*NOTE: Users should be reminded that the time to process code between printout statements can accumulate over time.  This is especially noticed when printing out the data at different points within the main program.  When code is executed this way it appears that the time is drifting, be assured that it is most likely not drifting, just the time between calls adding up over time. 

#include <virtuabotixRTC.h>

// Creation of the Real Time Clock Object
//SCLK -> 6, I/O -> 7, CE -> 8
virtuabotixRTC myRTC(6, 7, 8);

void setup() { 
Serial.begin(9600);

// Set the current date, and time in the following format:
// seconds, minutes, hours, day of the week, day of the month, month, year
myRTC.setDS1302Time(00, 59, 23, 6, 10, 1, 2014);
}


void loop() { 
// This allows for the update of variables for time or accessing the individual elements. 
myRTC.updateTime(); 

// Start printing elements as individuals 
Serial.print("Current Date / Time: "); 
Serial.print(myRTC.dayofmonth); 
Serial.print("/"); 
Serial.print(myRTC.month); 
Serial.print("/");
Serial.print(myRTC.year);
Serial.print(" ");
Serial.print(myRTC.hours);
Serial.print(":");
Serial.print(myRTC.minutes);
Serial.print(":");
Serial.println(myRTC.seconds);

// Delay so the program doesn't print non-stop
delay( 5000); 
}

Real Time Clock Project ideas:

This Real Time Clock (RTC) Module could be used for a plethora of projects.  The RTC can be interfaced to the micro controllers in order to control timed events.  This is especially helpful when timing is critical to the project.  

10 Responses to “Virtuabotix DS1302 Real Time Clock Module Pin-out and coding guide”

  1. pee January 13, 2015 at 5:50 am #

    hi,

    i have problems wit serious time drifts when using an arduino uno with an rtc like ds1302, ds1307, or even ds3231.
    this has to do with this problem:

    “*NOTE: Users should be reminded that the time to process code between printout statements can accumulate over time. This is especially noticed when printing out the data at different points within the main program. When code is executed this way it appears that the time is drifting, be assured that it is most likely not drifting, just the time between calls adding up over time.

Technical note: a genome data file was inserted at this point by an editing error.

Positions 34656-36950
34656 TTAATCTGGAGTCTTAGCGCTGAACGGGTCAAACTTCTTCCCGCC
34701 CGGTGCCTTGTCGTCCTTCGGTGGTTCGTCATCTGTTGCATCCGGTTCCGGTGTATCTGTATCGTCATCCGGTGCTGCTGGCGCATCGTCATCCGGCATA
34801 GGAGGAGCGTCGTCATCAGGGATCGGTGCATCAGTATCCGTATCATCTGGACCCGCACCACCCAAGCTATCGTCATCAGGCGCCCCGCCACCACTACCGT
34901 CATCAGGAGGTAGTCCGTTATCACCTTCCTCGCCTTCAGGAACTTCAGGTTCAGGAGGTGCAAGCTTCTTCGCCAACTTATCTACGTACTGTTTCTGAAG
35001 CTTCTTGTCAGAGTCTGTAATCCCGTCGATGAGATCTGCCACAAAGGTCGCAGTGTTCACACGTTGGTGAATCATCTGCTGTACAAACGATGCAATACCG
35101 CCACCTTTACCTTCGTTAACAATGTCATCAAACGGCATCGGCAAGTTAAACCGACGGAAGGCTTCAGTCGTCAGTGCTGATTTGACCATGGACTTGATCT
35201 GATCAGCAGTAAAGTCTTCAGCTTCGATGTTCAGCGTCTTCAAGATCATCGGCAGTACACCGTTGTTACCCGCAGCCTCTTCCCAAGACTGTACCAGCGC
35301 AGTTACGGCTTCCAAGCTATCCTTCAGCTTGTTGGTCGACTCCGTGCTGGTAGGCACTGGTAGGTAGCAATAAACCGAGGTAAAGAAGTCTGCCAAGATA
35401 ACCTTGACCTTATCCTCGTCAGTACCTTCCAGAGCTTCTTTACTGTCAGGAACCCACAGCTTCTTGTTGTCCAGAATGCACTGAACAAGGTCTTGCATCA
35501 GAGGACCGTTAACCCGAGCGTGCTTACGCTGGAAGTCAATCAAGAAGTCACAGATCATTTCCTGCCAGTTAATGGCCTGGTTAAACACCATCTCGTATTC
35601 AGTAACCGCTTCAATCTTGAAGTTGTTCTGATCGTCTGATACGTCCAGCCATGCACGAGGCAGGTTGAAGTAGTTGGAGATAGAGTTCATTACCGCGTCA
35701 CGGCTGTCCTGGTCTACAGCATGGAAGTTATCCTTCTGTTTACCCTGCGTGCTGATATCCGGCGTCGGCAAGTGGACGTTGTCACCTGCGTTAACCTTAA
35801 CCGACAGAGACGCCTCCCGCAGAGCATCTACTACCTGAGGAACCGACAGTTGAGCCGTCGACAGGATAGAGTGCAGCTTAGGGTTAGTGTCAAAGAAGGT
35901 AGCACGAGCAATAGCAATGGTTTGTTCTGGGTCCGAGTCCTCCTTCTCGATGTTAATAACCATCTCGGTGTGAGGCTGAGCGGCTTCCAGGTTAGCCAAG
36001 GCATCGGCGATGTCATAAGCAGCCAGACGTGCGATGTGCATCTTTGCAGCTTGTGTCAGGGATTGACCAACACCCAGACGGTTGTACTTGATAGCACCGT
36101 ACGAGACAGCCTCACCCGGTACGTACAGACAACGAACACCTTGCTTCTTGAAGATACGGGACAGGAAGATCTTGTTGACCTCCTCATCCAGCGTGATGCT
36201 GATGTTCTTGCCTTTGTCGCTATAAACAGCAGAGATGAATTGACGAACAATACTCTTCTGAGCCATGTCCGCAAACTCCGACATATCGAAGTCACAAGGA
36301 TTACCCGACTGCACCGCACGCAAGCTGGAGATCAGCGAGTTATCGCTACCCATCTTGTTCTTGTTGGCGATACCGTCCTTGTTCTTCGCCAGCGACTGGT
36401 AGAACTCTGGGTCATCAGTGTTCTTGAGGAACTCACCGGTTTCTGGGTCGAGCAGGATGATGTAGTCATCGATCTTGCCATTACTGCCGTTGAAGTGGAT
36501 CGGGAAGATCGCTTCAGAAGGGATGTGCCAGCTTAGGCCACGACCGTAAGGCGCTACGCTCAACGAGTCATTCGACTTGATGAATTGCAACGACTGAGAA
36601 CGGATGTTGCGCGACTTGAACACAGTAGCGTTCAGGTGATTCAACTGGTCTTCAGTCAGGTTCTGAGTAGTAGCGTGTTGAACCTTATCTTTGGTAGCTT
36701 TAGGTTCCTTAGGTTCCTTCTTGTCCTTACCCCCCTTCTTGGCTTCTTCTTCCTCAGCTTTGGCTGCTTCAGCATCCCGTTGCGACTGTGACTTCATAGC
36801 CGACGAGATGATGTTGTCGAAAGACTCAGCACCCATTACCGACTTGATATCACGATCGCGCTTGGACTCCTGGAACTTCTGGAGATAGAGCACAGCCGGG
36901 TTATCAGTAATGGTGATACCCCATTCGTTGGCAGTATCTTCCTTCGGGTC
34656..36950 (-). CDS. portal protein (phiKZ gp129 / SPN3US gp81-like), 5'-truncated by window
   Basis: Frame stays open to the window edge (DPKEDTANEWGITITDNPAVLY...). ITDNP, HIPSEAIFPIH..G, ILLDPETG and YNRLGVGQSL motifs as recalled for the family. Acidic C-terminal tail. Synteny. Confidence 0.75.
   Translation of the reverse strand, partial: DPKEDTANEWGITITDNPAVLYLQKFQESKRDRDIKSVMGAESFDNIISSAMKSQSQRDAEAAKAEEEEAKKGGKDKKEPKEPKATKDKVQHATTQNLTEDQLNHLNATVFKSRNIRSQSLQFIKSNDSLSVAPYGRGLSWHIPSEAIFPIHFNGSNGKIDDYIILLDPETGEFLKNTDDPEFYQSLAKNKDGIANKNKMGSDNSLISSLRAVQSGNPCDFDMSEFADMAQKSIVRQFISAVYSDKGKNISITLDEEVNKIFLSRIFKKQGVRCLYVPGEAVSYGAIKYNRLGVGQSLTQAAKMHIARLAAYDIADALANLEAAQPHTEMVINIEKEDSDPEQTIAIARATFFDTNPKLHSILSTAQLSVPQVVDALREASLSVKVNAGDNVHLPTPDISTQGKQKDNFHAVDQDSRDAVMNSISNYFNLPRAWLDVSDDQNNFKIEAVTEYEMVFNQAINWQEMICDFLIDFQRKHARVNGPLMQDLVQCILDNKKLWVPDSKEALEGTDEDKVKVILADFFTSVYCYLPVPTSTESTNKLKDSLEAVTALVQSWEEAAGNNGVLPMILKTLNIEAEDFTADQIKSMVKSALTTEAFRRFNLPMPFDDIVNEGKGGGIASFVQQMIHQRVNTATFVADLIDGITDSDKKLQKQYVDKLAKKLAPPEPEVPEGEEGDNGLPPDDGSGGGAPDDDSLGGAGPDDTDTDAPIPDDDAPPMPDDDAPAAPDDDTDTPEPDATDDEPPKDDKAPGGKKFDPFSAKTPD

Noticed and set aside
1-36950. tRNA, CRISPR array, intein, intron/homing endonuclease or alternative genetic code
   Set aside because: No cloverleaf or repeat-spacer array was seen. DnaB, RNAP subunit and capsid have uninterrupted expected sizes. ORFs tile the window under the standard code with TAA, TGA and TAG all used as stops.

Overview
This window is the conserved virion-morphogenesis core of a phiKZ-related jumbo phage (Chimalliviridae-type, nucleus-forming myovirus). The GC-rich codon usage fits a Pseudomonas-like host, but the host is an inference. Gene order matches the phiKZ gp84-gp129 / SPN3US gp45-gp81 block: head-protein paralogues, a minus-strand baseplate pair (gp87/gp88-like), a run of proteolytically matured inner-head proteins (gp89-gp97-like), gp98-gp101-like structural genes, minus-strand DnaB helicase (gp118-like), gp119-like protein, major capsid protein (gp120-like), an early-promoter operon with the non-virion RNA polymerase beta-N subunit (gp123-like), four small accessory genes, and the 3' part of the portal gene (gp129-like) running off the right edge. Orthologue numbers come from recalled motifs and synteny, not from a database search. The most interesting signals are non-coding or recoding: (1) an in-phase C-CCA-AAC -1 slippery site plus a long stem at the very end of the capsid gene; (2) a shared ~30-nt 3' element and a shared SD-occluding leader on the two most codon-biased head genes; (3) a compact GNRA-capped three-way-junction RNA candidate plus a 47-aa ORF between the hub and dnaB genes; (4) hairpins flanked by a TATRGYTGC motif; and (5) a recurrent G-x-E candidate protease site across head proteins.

source: https://www.virtuabotix.com/virtuabotix-ds1302-real-time-clock-module-pin-out-coding-guide/#respond

    I tested my circuit without serial.print statements (using an lcd dislay for output) and there the time was correct! The problem is that I need to monitor my application, but that I cannot use an lcd display. How can I solve this problem?

    thanks!

    so my question is: how can I avoid

    • Joseph Dattilo March 12, 2015 at 8:01 pm #

      You should be able to pull against the clock in your code and use an internal timer to account for the approximate number of milliseconds that have passed since your original request.

      • pee June 1, 2015 at 2:45 am #

        Hi Joseph,

        Thanks for your answer!
        The problem is not that the RTC drifts. The RTC time is correct. This is proven by the fact when I remove all serial.print() statements and use an LCD display to show the time.
        It is just that when I want to check the time with serial.print() that the time given by serial.print() seems to drift (and this drift accumulates over time)

        Does anyone knows how to solve this problem?
        Thanks!!

    • Joseph Dattilo October 9, 2015 at 11:17 pm #

      You should be able to account for time drift fairly accurately based on your baud rate for serial communications. In this case you would want to put a time + calculated drift.

      You can calculate drift or serial data transmission times as follows:

      bytes x bits_per_transmitted_byte / bits_per_second_or_baud

      So in your case:

      message_length_in_characters x 10 / 9600 (or the baud you are using) = time in seconds.

  2. RVG December 20, 2015 at 4:07 pm #

    Hi

    Tanks for the little guide!
    I’m wondering what type myRTC.setDS1302Time takes as parameters, regular integers?